All of this is so crucial… the natural rights of each individual is the basis of our government. We all have the right to life, liberty, property, and the pursuit of happiness. That's it. No more or less. We do not have a right to a job, or a right to health care, or a right to financial security. We have a right to secure them for ourselves, by our own efforts. The purpose of our government is to protect these individual rights by providing police to protect us from criminals, a military to protect us from foreign invaders, and a system of laws and courts to adjudicate disputes among the members of society. What is unique about the formation of the USA was the intent to protect the people FROM government (e.g., limited government).

Regarding taxes...We all have the responsibility to pay for the legitimate functions of government as stated above, and since we are all created equal, each of us is responsible to pay our equal share. That is it. Limited government, and equal treatment under the law (i.e. equal taxation). If someone has more ability than others and can make more money, it is unequal treatment under the organic law of the land to tax that person more.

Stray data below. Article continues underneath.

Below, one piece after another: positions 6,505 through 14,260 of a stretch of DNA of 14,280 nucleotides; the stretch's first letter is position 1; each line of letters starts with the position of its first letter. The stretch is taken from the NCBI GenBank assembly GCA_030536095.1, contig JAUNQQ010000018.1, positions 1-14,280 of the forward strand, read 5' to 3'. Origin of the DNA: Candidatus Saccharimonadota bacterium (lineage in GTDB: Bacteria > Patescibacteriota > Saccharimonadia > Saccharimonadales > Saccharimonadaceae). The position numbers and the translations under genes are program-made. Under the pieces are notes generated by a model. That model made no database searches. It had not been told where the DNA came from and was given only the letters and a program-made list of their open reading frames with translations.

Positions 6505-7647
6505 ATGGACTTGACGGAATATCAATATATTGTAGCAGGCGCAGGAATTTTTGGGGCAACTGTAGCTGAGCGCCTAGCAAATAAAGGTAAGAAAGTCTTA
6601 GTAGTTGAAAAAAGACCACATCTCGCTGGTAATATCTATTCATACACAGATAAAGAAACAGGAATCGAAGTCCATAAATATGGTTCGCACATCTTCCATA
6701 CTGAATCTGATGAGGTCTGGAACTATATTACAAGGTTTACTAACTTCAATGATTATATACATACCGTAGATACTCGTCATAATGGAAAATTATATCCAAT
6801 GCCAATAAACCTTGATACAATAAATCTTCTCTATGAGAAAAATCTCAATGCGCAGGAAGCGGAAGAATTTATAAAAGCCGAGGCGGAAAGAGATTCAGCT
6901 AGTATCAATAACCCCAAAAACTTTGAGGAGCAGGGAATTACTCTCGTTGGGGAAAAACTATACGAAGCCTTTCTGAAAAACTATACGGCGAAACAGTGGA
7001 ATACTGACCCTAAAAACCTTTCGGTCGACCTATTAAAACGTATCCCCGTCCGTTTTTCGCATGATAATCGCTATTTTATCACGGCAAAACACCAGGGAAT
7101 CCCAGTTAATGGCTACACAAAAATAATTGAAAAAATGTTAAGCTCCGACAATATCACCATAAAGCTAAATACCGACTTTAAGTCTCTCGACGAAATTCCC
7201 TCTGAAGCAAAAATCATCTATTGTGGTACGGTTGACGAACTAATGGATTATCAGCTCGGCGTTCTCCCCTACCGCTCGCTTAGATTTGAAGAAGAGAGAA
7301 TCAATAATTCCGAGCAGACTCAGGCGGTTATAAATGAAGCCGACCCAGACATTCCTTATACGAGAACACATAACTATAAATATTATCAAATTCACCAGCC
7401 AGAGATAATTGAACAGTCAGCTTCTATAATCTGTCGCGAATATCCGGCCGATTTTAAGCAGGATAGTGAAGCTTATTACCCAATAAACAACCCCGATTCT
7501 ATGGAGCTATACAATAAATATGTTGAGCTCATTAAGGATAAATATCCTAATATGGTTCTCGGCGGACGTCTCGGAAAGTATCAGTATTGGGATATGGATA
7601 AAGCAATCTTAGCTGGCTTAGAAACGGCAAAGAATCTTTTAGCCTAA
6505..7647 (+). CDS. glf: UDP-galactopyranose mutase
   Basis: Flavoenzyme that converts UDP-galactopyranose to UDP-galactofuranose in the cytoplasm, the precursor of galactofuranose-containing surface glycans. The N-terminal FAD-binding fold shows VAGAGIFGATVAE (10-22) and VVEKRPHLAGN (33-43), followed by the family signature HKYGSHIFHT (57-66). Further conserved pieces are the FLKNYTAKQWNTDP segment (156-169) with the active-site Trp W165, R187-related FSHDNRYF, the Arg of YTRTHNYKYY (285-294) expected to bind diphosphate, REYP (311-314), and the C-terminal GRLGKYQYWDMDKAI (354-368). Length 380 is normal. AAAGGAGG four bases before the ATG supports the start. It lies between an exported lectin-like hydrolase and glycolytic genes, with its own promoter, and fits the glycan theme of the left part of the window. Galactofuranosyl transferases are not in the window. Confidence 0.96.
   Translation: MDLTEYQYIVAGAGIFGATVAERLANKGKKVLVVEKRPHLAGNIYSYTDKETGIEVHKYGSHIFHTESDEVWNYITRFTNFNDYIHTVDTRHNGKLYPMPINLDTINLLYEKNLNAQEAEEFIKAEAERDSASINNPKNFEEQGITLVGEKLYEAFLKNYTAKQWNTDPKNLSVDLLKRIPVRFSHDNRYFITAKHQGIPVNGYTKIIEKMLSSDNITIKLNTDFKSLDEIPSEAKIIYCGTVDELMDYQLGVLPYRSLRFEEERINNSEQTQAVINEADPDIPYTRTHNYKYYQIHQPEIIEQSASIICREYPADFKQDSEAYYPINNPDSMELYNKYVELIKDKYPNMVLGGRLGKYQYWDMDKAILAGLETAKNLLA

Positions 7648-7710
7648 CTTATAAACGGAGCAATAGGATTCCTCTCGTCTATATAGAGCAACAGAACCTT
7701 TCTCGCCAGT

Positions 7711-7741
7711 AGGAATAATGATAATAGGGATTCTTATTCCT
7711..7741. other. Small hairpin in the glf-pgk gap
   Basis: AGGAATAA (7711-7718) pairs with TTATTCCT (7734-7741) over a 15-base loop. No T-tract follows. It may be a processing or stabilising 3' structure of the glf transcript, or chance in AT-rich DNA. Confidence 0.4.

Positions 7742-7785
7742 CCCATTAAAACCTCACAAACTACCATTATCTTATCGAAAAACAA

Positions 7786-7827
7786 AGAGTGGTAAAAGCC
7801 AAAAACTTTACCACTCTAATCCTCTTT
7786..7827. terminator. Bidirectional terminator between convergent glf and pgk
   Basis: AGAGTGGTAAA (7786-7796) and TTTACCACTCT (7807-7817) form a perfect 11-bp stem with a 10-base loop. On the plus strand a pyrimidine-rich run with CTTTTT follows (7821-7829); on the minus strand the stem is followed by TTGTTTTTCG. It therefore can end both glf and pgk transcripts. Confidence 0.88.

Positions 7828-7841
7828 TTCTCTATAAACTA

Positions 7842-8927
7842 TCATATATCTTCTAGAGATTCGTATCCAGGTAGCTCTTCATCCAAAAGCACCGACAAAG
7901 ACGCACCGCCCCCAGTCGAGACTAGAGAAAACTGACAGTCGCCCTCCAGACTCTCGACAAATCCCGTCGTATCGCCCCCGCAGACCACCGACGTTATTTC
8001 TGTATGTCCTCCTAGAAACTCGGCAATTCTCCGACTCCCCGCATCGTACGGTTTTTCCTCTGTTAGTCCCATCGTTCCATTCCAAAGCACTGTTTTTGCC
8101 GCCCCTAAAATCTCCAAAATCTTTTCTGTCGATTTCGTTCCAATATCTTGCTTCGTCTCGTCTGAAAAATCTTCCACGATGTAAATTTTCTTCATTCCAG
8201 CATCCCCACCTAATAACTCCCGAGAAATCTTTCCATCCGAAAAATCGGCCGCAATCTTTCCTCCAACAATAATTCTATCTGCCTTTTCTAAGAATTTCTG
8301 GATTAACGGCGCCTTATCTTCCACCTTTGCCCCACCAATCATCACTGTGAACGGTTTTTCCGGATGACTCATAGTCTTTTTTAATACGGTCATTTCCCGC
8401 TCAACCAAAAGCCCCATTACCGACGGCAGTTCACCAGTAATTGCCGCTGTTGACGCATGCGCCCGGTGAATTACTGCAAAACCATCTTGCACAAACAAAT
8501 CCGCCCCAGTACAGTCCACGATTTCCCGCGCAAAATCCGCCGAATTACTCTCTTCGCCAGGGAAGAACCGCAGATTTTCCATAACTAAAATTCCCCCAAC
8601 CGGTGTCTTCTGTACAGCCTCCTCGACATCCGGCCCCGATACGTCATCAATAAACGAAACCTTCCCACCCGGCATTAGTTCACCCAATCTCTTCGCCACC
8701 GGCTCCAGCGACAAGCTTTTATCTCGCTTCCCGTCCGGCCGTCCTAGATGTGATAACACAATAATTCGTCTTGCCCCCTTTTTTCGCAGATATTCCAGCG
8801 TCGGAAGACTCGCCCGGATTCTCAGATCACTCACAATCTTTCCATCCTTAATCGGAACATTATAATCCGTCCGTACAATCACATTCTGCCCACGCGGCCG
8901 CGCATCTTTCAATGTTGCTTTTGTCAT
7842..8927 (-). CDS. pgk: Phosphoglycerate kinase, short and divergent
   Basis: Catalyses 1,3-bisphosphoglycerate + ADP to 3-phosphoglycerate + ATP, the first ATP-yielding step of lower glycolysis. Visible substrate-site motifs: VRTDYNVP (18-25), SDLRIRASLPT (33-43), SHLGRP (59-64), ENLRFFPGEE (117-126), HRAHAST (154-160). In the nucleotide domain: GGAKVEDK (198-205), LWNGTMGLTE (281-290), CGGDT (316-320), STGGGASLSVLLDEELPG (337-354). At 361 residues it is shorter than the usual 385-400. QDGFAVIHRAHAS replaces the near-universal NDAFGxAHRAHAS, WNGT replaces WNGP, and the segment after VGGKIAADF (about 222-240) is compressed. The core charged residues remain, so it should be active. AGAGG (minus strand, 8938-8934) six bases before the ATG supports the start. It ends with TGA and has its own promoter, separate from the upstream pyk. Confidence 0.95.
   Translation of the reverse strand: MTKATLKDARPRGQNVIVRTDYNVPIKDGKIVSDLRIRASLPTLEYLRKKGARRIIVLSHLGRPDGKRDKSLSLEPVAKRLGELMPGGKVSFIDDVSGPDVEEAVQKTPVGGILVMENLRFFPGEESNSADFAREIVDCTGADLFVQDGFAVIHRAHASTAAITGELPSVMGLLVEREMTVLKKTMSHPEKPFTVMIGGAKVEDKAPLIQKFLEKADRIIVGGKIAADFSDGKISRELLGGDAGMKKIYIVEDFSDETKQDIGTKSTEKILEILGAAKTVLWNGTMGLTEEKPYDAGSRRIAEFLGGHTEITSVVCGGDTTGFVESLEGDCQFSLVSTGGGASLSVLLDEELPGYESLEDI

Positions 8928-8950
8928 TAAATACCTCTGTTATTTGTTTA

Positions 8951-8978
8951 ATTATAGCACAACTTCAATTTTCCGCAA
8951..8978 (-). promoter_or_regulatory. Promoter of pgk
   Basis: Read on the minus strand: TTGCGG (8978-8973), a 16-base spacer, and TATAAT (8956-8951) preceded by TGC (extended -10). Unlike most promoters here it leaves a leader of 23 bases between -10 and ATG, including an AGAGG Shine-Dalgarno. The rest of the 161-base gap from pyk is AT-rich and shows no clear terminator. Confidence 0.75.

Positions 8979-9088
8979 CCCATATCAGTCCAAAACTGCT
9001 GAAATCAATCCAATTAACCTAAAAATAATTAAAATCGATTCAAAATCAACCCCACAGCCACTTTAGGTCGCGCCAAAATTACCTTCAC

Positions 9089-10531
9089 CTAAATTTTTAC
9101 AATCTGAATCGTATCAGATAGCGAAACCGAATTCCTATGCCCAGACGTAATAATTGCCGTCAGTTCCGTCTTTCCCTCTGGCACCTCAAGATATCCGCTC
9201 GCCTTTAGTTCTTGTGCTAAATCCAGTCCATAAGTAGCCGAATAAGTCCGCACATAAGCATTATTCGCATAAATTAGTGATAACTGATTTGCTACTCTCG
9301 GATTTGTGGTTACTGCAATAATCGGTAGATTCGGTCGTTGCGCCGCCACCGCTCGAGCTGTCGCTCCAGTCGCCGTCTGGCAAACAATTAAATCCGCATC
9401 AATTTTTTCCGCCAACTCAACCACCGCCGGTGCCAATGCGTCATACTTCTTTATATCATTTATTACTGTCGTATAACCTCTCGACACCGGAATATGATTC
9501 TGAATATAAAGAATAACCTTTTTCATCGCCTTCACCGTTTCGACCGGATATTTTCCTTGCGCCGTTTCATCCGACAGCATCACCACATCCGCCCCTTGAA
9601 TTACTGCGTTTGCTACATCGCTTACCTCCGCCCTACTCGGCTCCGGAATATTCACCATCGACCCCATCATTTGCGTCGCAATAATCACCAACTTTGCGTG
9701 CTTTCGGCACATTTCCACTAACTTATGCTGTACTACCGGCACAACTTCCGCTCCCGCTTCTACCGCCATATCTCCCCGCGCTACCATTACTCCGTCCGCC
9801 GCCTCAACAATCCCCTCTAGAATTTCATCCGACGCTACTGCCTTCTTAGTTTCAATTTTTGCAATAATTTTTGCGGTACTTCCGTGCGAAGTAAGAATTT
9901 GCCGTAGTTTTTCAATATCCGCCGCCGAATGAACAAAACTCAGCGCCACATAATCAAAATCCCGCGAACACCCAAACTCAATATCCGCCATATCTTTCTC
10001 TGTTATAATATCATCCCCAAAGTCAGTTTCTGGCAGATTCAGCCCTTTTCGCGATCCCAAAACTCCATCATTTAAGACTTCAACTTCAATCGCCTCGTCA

This is the purpose and function of government in the US. The Declaration of Independence cannot be amended or restricted. Economic theories are fine to study, but nothing can be put in place that restricts the rights set out in the Declaration of Independence.

Brendan L
(mechB) - F

Locale: Washington DC
nm on 06/04/2011 02:57:46 MDT Print View

.

Edited by mechB on 07/14/2011 11:13:28 MDT.

Nick Gatel
(ngatel) - MLife

Locale: Southern California
Re: Re: Re: Response on 06/04/2011 11:25:12 MDT Print View

"As a (local, national, global) society, what should be our short and long term goals? Ultimately, these questions can only be resolved by considering the deeply philosophical issue of the meaning of life itself. As individuals, families, communities, and nations (as well as all other forms of social organization), we cannot make any sound decisions without first rooting ourselves firmly in a philosophical basis, which itself is derived from differing interpretations on the meaning of life (the "ultimate aims of man")."